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Antipsychotics: Motor Side Effects

  • Oliver Freudenreich
Chapter
Part of the Current Clinical Psychiatry book series (CCPSY)

Abstract

Antipsychotics can cause a wide range of motor side effects. This chapter reviews the clinical manifestations of the acute extrapyramidal syndromes (acute dystonic reaction, akathisia, Parkinsonism) and their treatments. Tardive dyskinesia (TD) as an important and irreversible movement disorder from chronic antipsychotic use is discussed, with emphasis on prevention and longitudinal assessment. Two new medications, valbenazine and deutetrabenazine, from the class of VMAT-2 inhibitors represent more effective and better-tolerated treatments for TD. Neuroleptic malignant syndrome (NMS) as a rare but potentially lethal complication of antipsychotics completes this chapter.

Keywords

Extrapyramidal symptoms (EPS) Acute dystonic reaction (ADR) Akathisia Parkinsonism Tardive dyskinesia Prevention Assessment Treatment VMAT-2 inhibitors Neuroleptic-induced dysphoria Neuroleptic malignant syndrome (NMS) 

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Additional Resources

    Web Site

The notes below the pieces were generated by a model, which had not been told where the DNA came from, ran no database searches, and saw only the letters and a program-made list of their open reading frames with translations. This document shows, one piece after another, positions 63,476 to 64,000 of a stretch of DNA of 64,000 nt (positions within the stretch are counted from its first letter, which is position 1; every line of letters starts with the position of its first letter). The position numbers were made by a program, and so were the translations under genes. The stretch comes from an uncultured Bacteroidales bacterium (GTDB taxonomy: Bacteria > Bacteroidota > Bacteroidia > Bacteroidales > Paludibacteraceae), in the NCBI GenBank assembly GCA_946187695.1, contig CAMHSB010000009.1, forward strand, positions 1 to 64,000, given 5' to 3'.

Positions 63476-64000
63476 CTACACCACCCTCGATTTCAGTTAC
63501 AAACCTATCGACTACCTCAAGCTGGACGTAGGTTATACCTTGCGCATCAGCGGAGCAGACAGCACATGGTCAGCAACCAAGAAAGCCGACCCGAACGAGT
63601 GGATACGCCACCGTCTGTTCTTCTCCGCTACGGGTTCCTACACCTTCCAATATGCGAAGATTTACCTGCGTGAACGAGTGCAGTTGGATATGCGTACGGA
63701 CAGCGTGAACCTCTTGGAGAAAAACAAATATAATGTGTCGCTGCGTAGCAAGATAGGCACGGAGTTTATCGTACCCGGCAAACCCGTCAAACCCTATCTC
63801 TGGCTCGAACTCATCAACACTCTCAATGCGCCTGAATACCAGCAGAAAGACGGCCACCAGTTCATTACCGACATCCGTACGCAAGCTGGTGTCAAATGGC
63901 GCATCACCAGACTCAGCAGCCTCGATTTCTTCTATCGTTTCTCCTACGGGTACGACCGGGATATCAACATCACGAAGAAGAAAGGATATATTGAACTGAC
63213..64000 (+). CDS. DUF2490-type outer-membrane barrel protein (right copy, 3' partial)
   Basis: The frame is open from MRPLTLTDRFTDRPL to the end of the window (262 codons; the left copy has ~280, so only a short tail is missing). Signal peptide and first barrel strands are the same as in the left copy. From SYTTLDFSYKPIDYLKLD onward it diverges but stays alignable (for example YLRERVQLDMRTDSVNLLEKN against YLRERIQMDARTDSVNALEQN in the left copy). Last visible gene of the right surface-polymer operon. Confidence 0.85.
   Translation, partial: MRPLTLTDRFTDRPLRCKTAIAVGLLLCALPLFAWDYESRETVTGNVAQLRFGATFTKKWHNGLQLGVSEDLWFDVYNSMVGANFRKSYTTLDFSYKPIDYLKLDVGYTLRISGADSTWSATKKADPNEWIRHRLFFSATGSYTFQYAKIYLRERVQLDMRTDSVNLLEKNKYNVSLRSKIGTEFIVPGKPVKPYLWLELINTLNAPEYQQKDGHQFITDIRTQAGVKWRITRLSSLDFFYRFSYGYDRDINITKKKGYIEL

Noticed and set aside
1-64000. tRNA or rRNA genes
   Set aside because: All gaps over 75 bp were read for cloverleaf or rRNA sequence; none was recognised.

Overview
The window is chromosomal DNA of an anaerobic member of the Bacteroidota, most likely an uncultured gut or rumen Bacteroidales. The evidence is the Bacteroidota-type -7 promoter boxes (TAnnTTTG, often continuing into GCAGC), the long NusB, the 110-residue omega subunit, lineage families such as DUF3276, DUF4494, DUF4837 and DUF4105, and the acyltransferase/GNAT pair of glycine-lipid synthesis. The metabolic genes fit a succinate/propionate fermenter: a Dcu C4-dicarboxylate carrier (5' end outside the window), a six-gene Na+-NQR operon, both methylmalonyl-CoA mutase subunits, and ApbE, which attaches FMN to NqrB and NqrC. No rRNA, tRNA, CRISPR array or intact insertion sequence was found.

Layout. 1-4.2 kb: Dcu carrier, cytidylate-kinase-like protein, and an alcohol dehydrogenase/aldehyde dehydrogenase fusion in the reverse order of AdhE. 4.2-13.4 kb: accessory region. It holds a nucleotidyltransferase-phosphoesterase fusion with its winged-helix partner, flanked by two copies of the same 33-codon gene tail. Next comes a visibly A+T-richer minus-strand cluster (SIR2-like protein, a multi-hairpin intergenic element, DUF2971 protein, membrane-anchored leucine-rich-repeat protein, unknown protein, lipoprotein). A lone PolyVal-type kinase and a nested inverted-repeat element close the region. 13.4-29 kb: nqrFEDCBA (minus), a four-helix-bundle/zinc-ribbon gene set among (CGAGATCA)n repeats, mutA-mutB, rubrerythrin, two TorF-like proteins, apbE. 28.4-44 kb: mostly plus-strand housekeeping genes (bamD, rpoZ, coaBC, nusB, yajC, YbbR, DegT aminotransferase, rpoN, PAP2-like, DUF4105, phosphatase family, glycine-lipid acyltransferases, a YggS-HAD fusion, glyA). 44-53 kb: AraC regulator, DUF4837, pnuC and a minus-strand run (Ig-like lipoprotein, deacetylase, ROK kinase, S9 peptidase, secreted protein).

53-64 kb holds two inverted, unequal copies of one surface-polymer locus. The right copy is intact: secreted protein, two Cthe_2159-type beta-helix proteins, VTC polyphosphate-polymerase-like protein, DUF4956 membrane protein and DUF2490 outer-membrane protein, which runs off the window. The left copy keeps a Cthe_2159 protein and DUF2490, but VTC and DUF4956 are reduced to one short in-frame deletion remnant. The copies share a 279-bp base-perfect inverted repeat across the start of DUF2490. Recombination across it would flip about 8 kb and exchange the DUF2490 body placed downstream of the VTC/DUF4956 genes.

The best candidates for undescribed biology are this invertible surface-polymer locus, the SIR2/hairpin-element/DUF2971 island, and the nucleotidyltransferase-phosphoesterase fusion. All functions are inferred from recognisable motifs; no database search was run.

1. https://www.mhause.org – The Malignant Hyperthermia Association of the United States (MHAUS) also hosts the Neuroleptic Malignant Syndrome Information service (NMSIS) which offers many resources related to NMS, including a hotline for professionals.

    Book Chapter

    1. Freudenreich O, Flaherty AW. Patients with abnormal movements. In: Stern TA, Freudenreich O, Smith FA, Fricchione GL, Rosenbaum JF, editors. Massachusetts General Hospital handbook of general hospital psychiatry. 7th ed. Edinburgh: Elsevier; 2018. p. 231–29. – A more detailed book chapter that I wrote with a colleague from neurology about the assessment of patients with abnormal movements, including tremors and psychogenic movement disorder which I did not discuss here.Google Scholar

    Articles

    1. Gurrera RJ, Caroff SN, Cohen A, Carroll BT, DeRoos F, Francis A, et al. An international consensus study of neuroleptic malignant syndrome diagnostic criteria using the Delphi method. J Clin Psychiatry. 2011;72:1222–8. – Consensus criteria using the Delphi method (a RAND cooperation-developed method to establish expert consensus) for a diagnosis of NMS.PubMedCrossRefPubMedCentralGoogle Scholar
    2. Munetz MR, Benjamin S. How to examine patients using the Abnormal Involuntary Movement Scale. Hosp Community Psychiatry. 1988;39:1172–7. – The standard reference, with clear instructions about how to correctly use the AIMS.PubMedPubMedCentralGoogle Scholar

Copyright information

© Springer Nature Switzerland AG 2020

Authors and Affiliations

  • Oliver Freudenreich
    • 1
  1. 1.Department of PsychiatryMassachusetts General HospitalBostonUSA

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